Thoughts on Prince Philip and Doubting Thomas, by Lucy Gildersleeves
This is not the sermon I was preparing on Thursday; the news of the death of Prince Philip, Duke of Edinburgh, overtook it. But when I read this Gospel passage again on Friday it seemed very appropriate to the situation.
Prince Philip may have been a figure in the background of the monarchy, tending to hit headlines more for apparent gaffes than for the quiet difference he made to the monarchy and to the world over decades. But the picture built up from the accounts of those who knew him highlights his kindness, self-sacrifice and self-effacement, his loyalty, great curiosity and interest in diverse areas, tremendous hard work for many causes, and his wish to encourage and to enable others from every walk of life.
Prince Philip was passionate about the world’s responsibility to care for God’s creation. He was interested in the relationship between science and religion. He was a man of deep faith.
At aged very nearly 100, Prince Philip dying cannot be a surprise. But death, any death, even when expected, is still a shock. It disrupts, tears apart, the pattern of life and creates a hole at the heart of family, a grieving that is unique and personal to the bereaved.
Our Gospel today speaks out so powerfully of that uncertainty, that sense of limbo as the disciples struggled to come to terms with their loss: of a leader, a friend and a hope for the future – and also to make sense of the extraordinary experiences of encounter that had happened during that day. We see the disciples gathered together, shutting themselves away from the danger outside.
It is into this isolation, grief and disruption that the risen Jesus steps, bringing not one but two blessings of peace, and the gifts of the Holy Spirit and of a new purpose for their lives.
Our Royal Family cannot entirely shut their doors on the world. Their grief has to be lived under the spotlight of the world’s media and political institutions, and the continued demands of their public responsibilities. We pray that they know the blessing of God’s peace at this time.
We read in the Gospel today that Thomas was not there with the disciples on that first Sunday evening – we don’t know why; possibly practical affairs prevented him from being able to be with his friends and to share in their mutual pain and support at that time. Or perhaps the only way he could come to terms with the situation was to be alone, working things out for himself.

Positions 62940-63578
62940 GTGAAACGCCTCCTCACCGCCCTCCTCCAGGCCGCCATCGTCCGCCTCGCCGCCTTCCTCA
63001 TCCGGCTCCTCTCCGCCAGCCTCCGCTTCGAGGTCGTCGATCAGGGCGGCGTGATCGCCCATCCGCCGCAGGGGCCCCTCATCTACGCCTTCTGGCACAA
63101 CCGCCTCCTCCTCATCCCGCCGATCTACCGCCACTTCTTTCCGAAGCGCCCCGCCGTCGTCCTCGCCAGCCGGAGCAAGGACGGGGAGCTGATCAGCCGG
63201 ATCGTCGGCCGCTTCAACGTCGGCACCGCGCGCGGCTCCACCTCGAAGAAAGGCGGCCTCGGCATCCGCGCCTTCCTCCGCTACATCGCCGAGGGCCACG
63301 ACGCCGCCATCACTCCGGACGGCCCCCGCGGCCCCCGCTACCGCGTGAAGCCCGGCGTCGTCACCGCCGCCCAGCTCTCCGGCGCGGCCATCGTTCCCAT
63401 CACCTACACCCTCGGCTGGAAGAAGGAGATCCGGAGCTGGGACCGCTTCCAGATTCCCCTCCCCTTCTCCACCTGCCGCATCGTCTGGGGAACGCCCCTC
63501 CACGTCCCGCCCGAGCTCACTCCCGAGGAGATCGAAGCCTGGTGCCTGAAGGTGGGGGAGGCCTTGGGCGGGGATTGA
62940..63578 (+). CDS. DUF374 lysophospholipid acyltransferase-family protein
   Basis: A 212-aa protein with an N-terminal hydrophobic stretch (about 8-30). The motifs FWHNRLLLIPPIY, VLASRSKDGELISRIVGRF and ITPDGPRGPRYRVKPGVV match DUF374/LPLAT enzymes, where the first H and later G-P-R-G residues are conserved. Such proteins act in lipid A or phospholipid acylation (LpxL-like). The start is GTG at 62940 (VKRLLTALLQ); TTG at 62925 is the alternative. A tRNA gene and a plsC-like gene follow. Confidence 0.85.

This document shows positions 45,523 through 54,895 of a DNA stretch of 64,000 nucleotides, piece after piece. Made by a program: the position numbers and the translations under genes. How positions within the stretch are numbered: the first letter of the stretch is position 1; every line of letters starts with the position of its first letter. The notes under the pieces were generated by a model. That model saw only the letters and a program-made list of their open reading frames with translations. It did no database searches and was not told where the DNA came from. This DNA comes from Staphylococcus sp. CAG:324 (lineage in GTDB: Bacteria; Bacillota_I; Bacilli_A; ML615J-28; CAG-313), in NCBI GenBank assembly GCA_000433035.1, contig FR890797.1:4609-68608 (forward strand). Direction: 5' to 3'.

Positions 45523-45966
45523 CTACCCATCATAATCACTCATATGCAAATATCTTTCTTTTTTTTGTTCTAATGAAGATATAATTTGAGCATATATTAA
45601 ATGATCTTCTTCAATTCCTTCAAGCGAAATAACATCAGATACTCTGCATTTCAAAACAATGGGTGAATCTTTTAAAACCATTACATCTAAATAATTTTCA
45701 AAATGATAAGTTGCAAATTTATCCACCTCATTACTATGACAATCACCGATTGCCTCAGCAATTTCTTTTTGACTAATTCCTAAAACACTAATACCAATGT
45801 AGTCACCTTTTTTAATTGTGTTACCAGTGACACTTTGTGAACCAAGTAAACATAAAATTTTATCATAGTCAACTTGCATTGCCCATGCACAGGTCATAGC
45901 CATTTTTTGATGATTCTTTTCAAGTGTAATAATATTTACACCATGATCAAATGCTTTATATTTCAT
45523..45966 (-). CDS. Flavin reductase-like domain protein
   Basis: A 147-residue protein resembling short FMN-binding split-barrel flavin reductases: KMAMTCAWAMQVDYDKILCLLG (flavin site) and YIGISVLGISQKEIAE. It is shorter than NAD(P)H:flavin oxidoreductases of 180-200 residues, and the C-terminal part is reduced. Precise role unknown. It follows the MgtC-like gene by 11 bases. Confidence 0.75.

When he was told of what happened that Sunday evening, his response to their account is “Unless I see the nail marks in his hands and thrust my finger into the nail marks and thrust my hand into his side, I shall not believe it.”
As a result, Thomas has become labelled as Doubting, defined by that headline. He has been blamed even as somehow lesser than the other disciples for questioning the truth of the resurrection, or identified as arrogant in demanding proofs from Jesus.
But is this really the Thomas that the gospelist John – who knew Thomas personally – is presenting to us?
I’m not sure this is. If we look beyond the headline, the label, at the picture throughout John’s gospel, I think John shows us a man who is loyal, courageous and committed, and a man who really wants to understand. Someone who does not simply go along with things uncritically. Someone not afraid to be the one who sticks out his neck to ask questions in order to get to the heart of the matter.
It is Thomas who encouraged the other disciples when they were concerned at Jesus’ intention to make a risky return into Judea to go to Lazarus’ family; Thomas who exhorted them to accompany Jesus, even to death (John 11:16).
It is Thomas, at the Last Supper, who asked what is maybe the biggest, most significant question in the whole Bible: how can we know the way to where Jesus is going, the way to be with God? And Jesus gives him the answer: “I am the way and the truth and the life. No-one comes to the Father except through me.” (John 14:5).
On Easter Sunday, Thomas had missed hearing the report from the couple travelling to Emmaus and had missed Jesus showing his wounds to the disciples when he appeared to them, so it is not so surprising that Thomas doubted their account. Thomas was honest about that doubt and wanted to be sure for himself.
But when Jesus then appeared, risen from death, to Thomas, demonstrating that He could see right into what Thomas was thinking by commanding him to make his tests of Jesus’ wounds, Thomas’ response was immediate and wholehearted recognition and worship.
Thomas may not be one of the more visible disciples, but when he appears he has important questions to ask, and his commitment to God is profound.
I have a sneaking feeling that Prince Philip might have got on well with Thomas.
And as the Royal Family, this nation and a number of nations around the world mourn his death, our Gospel passage today is a reminder of the hope and confidence we have because Jesus has broken the finality of death, because He does not leave us to cope alone, because we are blessed in coming to believe in Him, and through that believing we have life in Jesus’ name, now and in the resurrection to come.